Cape Porcupine


Sub-saharan Africa, excluding the coastal desert of the SW.


Savanna, Shrubland, Grassland, Terrestrial.


Cape porcupines are nocturnal and solitary but may live in small family groups. Both parents are involved in raising the young and there are usually about six family members in a clan. They can be aggressive when protecting themselves and their family. They use acute hearing to hear predators approaching and can run backwards to embed their sharp quills into the predator.


The spines and quills can be dangerous even during mating. The females will initiate copulation by presenting to the males. Males reach sexual maturity anywhere between eight and eighteen months; the females between nine and sixteen months. Females are pregnant for three months and can give birth to litters of one to four porcupettes. After the young are weaned (3 – 4 months) the adult female cannot conceive for another three to five months.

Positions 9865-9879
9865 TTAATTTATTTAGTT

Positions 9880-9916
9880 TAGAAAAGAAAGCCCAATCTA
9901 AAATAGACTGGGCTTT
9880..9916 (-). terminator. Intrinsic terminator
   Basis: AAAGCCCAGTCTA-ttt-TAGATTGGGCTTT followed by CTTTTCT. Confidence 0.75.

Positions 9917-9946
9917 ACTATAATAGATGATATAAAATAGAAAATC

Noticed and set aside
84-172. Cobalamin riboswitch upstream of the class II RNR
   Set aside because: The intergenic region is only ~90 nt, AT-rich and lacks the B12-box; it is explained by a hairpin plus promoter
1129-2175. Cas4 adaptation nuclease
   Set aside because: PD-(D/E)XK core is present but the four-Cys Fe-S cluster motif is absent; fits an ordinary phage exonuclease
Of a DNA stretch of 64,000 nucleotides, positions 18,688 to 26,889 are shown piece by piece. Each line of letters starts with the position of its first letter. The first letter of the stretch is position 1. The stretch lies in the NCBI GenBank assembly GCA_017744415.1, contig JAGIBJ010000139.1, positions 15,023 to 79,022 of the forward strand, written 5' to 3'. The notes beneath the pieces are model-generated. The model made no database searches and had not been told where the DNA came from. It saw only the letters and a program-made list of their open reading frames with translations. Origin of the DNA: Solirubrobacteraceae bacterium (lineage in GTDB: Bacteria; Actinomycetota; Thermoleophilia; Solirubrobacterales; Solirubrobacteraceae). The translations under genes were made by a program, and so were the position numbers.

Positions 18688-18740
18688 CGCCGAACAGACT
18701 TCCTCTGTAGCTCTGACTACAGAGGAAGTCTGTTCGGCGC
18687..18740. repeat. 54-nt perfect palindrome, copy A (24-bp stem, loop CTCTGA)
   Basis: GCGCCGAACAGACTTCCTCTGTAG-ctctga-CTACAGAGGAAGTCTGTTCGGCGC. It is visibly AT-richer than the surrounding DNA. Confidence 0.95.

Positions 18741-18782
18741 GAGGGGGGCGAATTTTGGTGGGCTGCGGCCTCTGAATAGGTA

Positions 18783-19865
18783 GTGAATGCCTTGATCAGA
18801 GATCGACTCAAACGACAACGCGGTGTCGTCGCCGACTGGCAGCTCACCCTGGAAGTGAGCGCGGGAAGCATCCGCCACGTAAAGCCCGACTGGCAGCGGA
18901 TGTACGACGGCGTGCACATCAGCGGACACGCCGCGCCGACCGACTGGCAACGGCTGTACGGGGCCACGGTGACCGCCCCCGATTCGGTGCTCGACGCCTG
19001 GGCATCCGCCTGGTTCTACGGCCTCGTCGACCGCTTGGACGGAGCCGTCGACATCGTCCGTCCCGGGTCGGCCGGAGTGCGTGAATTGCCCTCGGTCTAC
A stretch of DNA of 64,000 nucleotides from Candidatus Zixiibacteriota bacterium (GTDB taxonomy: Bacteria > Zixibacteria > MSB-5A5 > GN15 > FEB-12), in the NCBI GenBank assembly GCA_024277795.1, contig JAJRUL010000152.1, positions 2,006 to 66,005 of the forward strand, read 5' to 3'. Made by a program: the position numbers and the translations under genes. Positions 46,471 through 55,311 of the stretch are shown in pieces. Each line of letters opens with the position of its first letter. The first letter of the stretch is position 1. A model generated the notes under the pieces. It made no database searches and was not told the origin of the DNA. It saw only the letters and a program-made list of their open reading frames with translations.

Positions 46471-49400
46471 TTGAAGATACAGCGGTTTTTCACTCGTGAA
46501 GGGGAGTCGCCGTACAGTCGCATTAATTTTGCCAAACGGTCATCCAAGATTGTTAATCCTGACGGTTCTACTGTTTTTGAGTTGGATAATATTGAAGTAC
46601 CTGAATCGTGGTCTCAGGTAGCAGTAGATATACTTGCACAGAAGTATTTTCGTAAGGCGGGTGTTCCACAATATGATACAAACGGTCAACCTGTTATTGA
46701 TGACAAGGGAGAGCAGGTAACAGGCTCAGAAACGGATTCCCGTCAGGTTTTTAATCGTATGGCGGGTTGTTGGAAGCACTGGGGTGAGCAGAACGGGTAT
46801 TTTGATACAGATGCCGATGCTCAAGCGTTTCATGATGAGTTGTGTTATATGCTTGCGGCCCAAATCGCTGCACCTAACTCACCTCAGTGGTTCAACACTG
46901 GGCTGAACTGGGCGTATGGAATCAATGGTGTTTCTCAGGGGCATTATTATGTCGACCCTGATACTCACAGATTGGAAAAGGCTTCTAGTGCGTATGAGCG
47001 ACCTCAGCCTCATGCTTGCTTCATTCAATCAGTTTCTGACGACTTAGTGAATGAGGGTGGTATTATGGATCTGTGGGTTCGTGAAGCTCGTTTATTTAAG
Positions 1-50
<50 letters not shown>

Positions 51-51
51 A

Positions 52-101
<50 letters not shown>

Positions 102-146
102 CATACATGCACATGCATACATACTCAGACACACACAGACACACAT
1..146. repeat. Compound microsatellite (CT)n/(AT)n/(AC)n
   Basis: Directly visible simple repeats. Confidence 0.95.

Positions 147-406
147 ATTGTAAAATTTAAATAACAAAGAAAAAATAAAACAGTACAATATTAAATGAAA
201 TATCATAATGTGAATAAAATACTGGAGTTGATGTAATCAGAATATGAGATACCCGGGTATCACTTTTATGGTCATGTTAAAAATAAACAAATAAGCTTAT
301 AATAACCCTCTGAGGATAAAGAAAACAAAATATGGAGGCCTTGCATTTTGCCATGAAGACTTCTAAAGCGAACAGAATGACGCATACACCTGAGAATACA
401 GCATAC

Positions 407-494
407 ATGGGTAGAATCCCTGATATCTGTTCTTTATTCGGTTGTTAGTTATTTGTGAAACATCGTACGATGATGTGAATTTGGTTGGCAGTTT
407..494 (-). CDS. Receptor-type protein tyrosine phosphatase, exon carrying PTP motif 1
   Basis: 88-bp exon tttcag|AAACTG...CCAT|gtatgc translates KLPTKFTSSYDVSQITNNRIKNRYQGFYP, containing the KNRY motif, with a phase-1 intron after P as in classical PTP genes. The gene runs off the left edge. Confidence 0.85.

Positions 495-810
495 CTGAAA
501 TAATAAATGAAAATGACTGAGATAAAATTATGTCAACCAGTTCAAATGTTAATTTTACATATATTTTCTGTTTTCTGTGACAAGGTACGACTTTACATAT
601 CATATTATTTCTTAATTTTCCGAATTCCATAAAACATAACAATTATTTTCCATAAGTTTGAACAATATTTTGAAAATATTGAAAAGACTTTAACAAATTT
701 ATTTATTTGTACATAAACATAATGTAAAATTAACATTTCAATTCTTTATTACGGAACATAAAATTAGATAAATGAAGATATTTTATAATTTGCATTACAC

Cool Facts

-Known to expose tree’s heartwood (ring-barking trees) which increases the tree’s susceptibility to fungal infections.

-Build dens which can be up to 65 feet long with a six foot deep living chamber.

-The cape porcupine’s enlarged appendix and anterior larger intestine contain microorganisms that break down undigested plant fibers.